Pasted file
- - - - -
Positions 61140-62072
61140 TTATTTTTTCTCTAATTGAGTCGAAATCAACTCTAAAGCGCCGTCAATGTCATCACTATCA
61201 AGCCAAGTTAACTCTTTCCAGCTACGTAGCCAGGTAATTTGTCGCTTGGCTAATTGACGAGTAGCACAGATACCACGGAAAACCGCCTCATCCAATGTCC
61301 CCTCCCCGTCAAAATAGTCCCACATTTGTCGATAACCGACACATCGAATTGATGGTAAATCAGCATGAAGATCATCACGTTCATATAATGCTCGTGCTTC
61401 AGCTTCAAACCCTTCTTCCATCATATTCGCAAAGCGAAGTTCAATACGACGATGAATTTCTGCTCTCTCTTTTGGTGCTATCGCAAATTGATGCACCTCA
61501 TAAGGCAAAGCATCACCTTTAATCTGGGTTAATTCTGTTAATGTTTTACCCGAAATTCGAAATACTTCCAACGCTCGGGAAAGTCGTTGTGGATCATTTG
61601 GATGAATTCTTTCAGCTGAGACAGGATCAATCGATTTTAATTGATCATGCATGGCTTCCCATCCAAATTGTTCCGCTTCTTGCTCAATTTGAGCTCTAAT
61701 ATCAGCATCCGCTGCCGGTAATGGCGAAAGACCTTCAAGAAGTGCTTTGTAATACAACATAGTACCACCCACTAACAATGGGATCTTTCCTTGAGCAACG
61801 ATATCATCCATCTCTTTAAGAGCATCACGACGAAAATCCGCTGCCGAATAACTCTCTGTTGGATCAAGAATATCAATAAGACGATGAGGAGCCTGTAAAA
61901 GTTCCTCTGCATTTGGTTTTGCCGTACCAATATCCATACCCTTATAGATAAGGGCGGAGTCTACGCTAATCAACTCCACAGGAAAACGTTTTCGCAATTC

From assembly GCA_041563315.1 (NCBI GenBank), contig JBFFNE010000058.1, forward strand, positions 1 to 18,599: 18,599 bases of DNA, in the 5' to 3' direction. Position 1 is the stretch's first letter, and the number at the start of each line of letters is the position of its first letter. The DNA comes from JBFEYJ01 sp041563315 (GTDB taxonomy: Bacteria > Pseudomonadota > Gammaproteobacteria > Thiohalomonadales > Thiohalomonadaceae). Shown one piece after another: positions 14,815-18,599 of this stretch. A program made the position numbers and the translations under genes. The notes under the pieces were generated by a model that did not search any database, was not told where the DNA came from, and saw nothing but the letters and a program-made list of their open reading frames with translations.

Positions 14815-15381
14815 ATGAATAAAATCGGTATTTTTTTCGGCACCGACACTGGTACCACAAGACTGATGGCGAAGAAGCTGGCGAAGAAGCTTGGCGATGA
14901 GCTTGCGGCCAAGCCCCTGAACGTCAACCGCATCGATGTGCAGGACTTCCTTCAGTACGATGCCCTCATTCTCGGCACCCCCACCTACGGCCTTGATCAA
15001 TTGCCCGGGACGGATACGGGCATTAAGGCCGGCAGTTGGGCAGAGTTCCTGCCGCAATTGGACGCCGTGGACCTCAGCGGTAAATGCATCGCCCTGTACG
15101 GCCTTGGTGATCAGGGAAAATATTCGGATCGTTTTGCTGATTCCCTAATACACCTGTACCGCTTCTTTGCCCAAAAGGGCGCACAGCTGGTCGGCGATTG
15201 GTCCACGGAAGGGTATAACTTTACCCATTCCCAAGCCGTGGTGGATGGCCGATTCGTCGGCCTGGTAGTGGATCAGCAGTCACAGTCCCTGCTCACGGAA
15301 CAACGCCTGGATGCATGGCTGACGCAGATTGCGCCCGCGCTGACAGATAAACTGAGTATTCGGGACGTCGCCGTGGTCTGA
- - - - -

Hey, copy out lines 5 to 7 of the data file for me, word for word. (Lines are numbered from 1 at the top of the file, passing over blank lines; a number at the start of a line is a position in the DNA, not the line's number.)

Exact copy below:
61401 AGCTTCAAACCCTTCTTCCATCATATTCGCAAAGCGAAGTTCAATACGACGATGAATTTCTGCTCTCTCTTTTGGTGCTATCGCAAATTGATGCACCTCA
61501 TAAGGCAAAGCATCACCTTTAATCTGGGTTAATTCTGTTAATGTTTTACCCGAAATTCGAAATACTTCCAACGCTCGGGAAAGTCGTTGTGGATCATTTG
61601 GATGAATTCTTTCAGCTGAGACAGGATCAATCGATTTTAATTGATCATGCATGGCTTCCCATCCAAATTGTTCCGCTTCTTGCTCAATTTGAGCTCTAAT